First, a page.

There are three levels of badness of “man on the street” interviews. At level one, they are journalism at its laziest. At level two, they’re ways to smuggle in opinions that the journalists are afraid to express. At level three, they’re conscious attempts to manipulate opinion through selective editing.
Alas, the MOS is entrenched in journalism, often a form of hazing for new hires. It’s been around so long, in its many misuses, that most journalists believe it must have value. Only when they can be made to look at it anew can they recognize its flaws. I saw this in the reactions of my colleagues to the Twitter roundup. It’s standard operating procedure now: Something big happens, websites report it. Then they squeeze out another Google-baited headline by rounding up reaction on Twitter.
As I taught this practice to The Plain Dealer newsroom (mea maxima culpa!), I met much resistance. Relax, I told the doubters; it’s just the modern equivalent of the MOS. Even as I offered that explanation, it struck me that I was speaking the absolute truth. Where the reporters could not see the problems with this approach until it was presented to them as something separate from the journalistic canon, I could not see the worst of the Twitter roundup until I could recognize it as my old enemy in a new costume. (Not all Twitter roundups are bad, just as not all MOS are evil. But like matchbooks, you have to be very careful about how you use them.)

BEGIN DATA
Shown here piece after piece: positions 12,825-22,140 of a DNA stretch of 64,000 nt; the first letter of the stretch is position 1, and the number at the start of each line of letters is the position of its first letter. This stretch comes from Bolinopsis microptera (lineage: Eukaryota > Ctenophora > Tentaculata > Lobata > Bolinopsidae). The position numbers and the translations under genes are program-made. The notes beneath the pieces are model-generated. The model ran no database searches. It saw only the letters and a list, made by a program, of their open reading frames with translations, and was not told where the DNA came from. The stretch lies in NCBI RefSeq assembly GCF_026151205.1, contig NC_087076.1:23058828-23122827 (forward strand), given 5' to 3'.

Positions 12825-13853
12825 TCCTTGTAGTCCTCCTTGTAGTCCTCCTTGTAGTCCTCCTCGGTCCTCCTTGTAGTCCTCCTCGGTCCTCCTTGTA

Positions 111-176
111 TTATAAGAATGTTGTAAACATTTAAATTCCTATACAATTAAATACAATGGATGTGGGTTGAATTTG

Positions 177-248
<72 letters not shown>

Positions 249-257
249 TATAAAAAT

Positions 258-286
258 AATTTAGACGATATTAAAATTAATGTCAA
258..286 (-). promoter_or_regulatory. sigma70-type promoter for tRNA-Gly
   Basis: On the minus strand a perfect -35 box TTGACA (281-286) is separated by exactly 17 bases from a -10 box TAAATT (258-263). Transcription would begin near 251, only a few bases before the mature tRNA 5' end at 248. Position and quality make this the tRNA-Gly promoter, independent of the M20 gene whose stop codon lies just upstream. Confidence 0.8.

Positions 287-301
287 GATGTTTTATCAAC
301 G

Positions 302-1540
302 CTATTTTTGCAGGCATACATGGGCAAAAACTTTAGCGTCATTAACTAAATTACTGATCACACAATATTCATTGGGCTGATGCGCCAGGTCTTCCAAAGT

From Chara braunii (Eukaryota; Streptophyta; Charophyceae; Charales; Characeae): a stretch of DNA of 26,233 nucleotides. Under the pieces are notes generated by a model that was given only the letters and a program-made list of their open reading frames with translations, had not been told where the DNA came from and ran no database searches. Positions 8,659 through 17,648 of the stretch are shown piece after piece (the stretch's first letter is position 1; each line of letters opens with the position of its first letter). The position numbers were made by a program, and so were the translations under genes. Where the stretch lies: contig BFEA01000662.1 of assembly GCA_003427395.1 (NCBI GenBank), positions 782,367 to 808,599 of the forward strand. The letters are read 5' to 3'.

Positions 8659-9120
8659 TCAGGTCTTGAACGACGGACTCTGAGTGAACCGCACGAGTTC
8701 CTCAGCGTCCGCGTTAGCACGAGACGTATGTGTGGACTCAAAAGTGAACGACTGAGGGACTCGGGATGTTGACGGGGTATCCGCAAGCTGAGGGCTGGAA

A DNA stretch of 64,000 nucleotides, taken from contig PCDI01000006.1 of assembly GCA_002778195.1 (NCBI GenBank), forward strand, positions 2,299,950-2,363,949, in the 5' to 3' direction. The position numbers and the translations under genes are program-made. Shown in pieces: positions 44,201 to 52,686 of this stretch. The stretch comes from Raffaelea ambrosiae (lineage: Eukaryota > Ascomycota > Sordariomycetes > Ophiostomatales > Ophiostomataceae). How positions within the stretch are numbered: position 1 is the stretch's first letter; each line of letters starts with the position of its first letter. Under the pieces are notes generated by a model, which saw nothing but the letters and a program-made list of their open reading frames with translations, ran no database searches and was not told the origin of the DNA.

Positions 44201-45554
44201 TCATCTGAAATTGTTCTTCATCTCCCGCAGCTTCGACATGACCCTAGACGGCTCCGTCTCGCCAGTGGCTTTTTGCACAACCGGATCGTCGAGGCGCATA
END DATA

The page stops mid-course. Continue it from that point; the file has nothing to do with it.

I first encountered the MOS in journalism school. I suspect that’s true of most of us in the craft. And I encountered it in its worst form: We were sent out to grab random students and ask vague questions about non-urgent issues. I’ve talked to other professors about this since, and they offer plausible reasons for still using the MOS: It’s a way to ease students into talking to strangers; it gives them a simple set of questions to ask, so they can focus only on finding people and capturing their responses; it can be adapted to push students out of their comfort zones (for example, by insisting that their MOS subjects be unlike the students in some way — older, younger, of different ethnicity, etc.).
The News Manual, a journalism textbook, defends the MOS (using the common British English term for it, vox pop) as essential to democracy:
The danger is that news can become a one-way flow of information and opinions, from the leaders to the ordinary people. One of the important jobs of journalists is to make sure that the flow of information goes in both directions.
The ordinary people need to know what is being said and decided on their behalf, and how it is likely to affect their lives. At the same time, the leaders need to know the sort of lives that ordinary people lead, to stop them losing touch with reality as they become surrounded with big houses and big cars. They also need to know what ordinary people think and feel about current issues.
The first of these needs – the sort of lives which ordinary people lead – can be met by good human interest stories.
The second need is met by publishing Letters to the editor (an essential part of any newspaper in a free society), by talkback radio and by vox pops.
Many of these arguments seem like those presented for preserving the inverted pyramid — that is, they are invented because people assume something that’s been around awhile must have been created for good reasons, and no one wants to admit they can’t figure out what those reasons were. They’re journalism’s version of the “Motel of the Mysteries.”
Even where I can see logic, these arguments don’t trump my basic philosophy: You can’t teach good journalism by training journalists to do bad journalism.